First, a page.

In rebuttal, Macey traced the concept of shareholder wealth maximization back to the Venetian accountant Pacioli in 1494, who said, "A person should not go to sleep at night until the balance sheet equation is satisfied." Therefore, he contended, shareholders are entitled to the residual value of the firm, whereas Stout contends that the corporation is itself the residual claimant.

Second, he cited state corporation laws as recognizing the exclusive rights of shareholders. For his third point, he returned to the Pacioli view and elaborated on it. For his fourth point, Macey cited a Pennsylvania case that upheld the right of corporate managers to refrain from shutting off the electricity of delinquent customers, because this is in the larger interest of the shareholders.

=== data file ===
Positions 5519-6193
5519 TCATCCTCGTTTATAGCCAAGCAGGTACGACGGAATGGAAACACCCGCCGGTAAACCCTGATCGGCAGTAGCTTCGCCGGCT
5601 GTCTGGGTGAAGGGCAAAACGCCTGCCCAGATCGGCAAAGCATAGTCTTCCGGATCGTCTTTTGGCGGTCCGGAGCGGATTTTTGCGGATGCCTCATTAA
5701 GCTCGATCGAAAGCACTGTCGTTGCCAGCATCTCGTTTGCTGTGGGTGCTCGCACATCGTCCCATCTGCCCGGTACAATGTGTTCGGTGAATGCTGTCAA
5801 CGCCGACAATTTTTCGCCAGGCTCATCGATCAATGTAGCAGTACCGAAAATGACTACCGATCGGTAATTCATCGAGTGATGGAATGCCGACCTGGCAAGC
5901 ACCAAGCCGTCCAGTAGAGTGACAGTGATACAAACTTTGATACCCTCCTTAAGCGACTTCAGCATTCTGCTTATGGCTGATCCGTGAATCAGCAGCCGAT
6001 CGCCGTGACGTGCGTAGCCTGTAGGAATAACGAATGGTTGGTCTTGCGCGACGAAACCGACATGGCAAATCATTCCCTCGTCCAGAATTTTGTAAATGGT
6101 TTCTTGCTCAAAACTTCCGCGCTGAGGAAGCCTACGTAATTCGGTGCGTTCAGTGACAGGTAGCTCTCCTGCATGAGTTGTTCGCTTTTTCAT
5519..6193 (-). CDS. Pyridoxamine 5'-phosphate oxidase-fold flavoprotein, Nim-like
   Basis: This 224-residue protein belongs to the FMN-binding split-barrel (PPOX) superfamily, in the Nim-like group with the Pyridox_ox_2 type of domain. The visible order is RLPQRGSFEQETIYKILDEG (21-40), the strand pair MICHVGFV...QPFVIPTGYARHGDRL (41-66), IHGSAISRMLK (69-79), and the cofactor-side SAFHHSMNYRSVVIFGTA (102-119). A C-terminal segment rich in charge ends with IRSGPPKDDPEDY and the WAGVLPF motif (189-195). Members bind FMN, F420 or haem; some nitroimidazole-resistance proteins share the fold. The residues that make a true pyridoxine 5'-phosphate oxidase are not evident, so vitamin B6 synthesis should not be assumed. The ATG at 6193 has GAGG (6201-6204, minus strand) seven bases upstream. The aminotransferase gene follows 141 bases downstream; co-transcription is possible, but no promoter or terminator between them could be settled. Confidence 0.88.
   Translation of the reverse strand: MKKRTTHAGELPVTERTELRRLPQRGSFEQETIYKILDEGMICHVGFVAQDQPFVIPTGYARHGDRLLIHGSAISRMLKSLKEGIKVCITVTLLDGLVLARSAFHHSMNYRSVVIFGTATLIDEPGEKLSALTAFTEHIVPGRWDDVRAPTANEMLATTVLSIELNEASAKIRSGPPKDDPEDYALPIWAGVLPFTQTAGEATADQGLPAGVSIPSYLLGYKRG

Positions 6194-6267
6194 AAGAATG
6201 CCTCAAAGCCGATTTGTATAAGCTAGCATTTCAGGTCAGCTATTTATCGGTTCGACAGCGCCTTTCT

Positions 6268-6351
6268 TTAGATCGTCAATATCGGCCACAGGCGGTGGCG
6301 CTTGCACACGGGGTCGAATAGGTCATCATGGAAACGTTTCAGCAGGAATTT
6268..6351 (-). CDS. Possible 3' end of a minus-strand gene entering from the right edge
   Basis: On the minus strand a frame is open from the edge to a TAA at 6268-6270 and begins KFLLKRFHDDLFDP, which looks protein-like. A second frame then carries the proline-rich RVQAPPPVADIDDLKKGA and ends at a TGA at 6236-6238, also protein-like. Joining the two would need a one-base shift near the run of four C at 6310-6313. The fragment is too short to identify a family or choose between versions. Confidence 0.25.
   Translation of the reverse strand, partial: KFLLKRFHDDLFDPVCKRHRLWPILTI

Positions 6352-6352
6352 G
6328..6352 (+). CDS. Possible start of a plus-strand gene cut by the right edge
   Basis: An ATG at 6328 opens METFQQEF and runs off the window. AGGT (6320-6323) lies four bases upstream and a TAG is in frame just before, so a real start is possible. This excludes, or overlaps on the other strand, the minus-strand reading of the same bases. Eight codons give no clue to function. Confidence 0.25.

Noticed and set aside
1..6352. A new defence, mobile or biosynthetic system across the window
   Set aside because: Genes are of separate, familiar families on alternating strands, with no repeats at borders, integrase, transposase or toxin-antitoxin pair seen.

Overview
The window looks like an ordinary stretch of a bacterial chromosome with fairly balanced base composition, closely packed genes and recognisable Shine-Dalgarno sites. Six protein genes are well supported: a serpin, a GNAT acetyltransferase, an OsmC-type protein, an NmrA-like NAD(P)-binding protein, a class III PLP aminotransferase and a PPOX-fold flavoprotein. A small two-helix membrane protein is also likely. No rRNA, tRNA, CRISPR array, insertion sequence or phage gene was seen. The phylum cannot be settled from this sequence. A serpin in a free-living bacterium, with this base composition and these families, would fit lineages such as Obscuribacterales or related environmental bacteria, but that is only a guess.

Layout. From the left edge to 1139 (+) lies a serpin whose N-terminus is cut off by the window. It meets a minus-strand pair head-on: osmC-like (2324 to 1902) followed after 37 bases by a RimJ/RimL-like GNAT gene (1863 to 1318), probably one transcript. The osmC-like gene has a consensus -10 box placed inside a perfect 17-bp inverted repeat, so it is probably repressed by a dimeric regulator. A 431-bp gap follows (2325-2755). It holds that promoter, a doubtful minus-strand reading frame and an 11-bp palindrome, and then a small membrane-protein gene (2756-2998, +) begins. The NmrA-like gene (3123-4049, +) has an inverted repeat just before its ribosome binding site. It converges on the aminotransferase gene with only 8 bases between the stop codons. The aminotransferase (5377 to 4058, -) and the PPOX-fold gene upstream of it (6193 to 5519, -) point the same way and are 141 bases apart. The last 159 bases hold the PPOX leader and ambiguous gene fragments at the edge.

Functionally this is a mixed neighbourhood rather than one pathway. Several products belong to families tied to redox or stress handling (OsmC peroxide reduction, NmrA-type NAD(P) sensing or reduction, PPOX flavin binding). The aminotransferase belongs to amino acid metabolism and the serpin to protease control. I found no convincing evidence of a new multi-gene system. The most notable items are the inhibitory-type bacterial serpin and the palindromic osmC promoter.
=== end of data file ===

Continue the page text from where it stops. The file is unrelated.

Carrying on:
Finally, Macey pointed out that Delaware and other states are considering the option of an entity that can be formed to pursue objectives other than the maximization of shareholder value. Given the emphasis placed on default rules by the Obama theorist Cass Sunstein, it was remarkable that the Stout and Macey argued at length over what the default rule is where corporate bylaws are silent as to the corporate purpose.

I found the extended discussion of legal fine points provocative but unpersuasive. However, it should serve as a useful background for further discussion that will take place when Macey makes his own presentation and responds to comments by leaders of the public debate later this month.

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Appropriately on May Day, the American Enterprise Institute (AEI) and the Federalist Society hosted a presentation titled "Shareholder value theory: Myth or motivator?"
Thursday, 09 May 2013 01:48 PM